Post Judeo-Christian Society and The First Global Clash of Ideas
That we are moving into a post Judeo-Christian society demands that we look back at history, and see where this society is coming from.
Pre-Judean society did not make a distinction between creator and created. Egyptian, Mesopotamian and native American societies all personified the world. So if you asked them why the river took the route it did, or why it rose and fell every year, they would say that it was because the river decided to do so. And the entirety of existence was all therefore one. It’s perhaps the only real ‘grand unified theory’ of everything in history. There were gods, but many of them, and often existing within a kind of governmental system. So people accepted governments and despots as natural parts of reality. Forms of government were not discussed in a scholarly manner, because the way things were was seen to be the way they must be. It is perhaps no coincidence therefore, that societies with a history of this kind of thought became more inclined to tolerate dictatorships as the centuries wore on.
Why did society enter the Judeo-Christian phase? And why did it not in Native American society? Much of it was down to monotheism. For the first time in history societies began to distinguish between created and creator. Politics came to be the way it was not because it was the only way to be, but because religion was deemed to be truth, and government should emulate the truth. Native America did not change because the Bering Straits were long since closed, sealing off communication between the two major landmasses; and because only in one landmass did Judean thought and philosophies spread. That’s a grossly reductionist argument I accept, since this largely neglects the different path followed by eastern civilisations. But nonetheless it has been primarily theology that has shaped our ways of thinking throughout human history.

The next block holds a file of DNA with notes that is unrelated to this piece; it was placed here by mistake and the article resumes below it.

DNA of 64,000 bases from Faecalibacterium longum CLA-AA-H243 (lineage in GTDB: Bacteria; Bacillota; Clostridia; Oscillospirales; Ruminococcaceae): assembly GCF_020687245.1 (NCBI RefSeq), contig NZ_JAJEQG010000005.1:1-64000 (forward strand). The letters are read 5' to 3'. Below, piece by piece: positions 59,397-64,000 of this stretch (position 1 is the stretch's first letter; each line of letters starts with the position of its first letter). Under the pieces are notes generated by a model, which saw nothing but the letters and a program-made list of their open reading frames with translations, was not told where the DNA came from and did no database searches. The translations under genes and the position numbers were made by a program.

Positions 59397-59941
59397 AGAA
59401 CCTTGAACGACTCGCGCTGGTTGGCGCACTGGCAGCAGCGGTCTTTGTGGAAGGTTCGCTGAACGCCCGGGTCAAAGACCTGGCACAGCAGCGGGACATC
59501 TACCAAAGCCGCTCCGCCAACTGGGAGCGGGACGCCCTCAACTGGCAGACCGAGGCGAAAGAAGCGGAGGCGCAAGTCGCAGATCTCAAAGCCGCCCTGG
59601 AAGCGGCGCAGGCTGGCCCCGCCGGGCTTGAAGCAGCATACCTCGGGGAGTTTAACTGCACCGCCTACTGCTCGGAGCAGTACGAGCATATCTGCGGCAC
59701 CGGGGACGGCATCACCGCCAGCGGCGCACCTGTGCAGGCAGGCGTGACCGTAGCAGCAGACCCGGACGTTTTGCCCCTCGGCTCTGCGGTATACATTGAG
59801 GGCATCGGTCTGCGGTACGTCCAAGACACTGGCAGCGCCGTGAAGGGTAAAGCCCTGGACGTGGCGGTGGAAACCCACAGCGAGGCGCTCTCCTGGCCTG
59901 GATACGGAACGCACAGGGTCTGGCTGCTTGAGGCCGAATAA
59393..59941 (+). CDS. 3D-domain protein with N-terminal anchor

Indeed, ask yourself what was democracy to Ancient Greece. Rule by the people, yes; but not as we view it today. In fact the reason why democracy was so revolutionary at the time was not because it contradicted rule by an elite, but rather because its opposite was rule by god. Although the ‘divine right of kings’ is a relatively more modern concept, theology was always the major basis for civilisation. In Judeo-Christian society rulers were seen to have been chosen by God, whereas even in Ancient Greece and pre-Christian Rome (both of which were polytheistic), government also mirrored their theological beliefs.
One of the major differences between these polytheistic and monotheistic societies was as I mentioned before, that the latter made a distinction between creator and created. This is significant because in a sense we are returning to this state today, in which ever growing numbers of agnostics and atheists no longer separate the world into creator and created. Everything is once more together as it was before the advent of monotheism.
The major difference however, is that for the first time in history we are starting to see the end of using theology as a justification for the way we make civilisation and government. Huntington was right in a sense to label modern day tensions as ‘clashes of civilisations’. But further than that this is the first truly global clash between progressive and conservative forces. The progressive forces want to see a world that is no longer justified primarily on theological grounds, whereas the conservative forces wish to abide by tradition. It’s not about being for or against religion; simply the extent to which religion shapes human society.